We need to stop trying to fix up people so that the system works better, and start fixing up the system so that people work better.      Thelma Goodrich

I’m writing a sermon for Palm Sunday.  It’s the time when we remember that Jesus rode into the gates of power on a borrowed donkey.  Consistent with his teachings, his choice of mount had much to say about his notions of power.  Power: Holy power and communal power and individual power.  Power is meant to be mustered by people of faith;  not to “get along” in a world where more are in want, but to recreate with God’s help a world in which people work better.

Our systems are broken.  This is clear.  What is also clear is that we are wont to finger point in order to busy ourselves with righteous indignation.  In so doing we vent our anxieties and change nothing.  The systems remain broken.  Our world remains bound.

And the parade continues.  The parade that begins in cheering hope and ends in a slink away to muttering because really, it is easy to cheer but oh so hard to live these teachings brought to us by the donkey rider.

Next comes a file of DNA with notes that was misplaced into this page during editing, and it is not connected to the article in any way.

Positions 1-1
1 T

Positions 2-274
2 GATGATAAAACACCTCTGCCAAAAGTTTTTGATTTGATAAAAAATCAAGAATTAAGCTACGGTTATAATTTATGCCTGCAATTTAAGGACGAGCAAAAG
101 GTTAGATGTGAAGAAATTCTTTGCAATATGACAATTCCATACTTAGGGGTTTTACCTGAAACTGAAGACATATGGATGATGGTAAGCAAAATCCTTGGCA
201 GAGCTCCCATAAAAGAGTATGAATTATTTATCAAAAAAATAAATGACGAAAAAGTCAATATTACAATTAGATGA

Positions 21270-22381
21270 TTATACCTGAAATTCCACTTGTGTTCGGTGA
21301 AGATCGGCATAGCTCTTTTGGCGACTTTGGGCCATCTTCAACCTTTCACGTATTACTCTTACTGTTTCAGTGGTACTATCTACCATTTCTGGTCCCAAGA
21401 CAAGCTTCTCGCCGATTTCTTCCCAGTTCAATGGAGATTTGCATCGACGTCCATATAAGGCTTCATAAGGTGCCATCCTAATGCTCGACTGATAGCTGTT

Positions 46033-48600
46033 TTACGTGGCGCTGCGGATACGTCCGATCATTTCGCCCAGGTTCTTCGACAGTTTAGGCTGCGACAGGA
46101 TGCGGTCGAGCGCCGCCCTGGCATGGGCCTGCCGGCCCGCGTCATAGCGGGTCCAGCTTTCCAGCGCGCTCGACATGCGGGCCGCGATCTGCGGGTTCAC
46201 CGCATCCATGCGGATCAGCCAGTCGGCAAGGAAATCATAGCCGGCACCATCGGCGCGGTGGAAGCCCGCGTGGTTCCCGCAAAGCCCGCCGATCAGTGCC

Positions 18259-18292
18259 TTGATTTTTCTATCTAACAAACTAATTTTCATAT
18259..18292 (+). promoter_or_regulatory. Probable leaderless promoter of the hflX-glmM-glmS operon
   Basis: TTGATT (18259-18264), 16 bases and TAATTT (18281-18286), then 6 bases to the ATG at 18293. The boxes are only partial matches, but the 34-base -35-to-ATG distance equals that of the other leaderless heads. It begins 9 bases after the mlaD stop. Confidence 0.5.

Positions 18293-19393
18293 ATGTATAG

How do we change the system?  We remember who we are.  We are the followers of the one who named each as holy.  We are the followers of the one who maintained that we have heart and courage enough to create God’s vision for wholeness here on this God-blessed earth.  We are the followers who know our penchant for quick fixes and the thrill of other-condemnation and we pray about that.  We are the followers who choose to follow by opening ourselves to the message and to hope and to the power of living our values in community and the thrill of inviting the world to the table of grace because there is enough for all in the God vision taught us by the Christ.  Enough grace, and enough food, and enough compassion:  enough.

Sometimes the broken barbs of the system lodge themselves in our hearts.  We lose hope that there can ever be another way.

But then we take in a parade featuring a man on a donkey and we remember that while it is can-get-you-killed work, it is our work, this healing of systems that crucify too many.

Too many.

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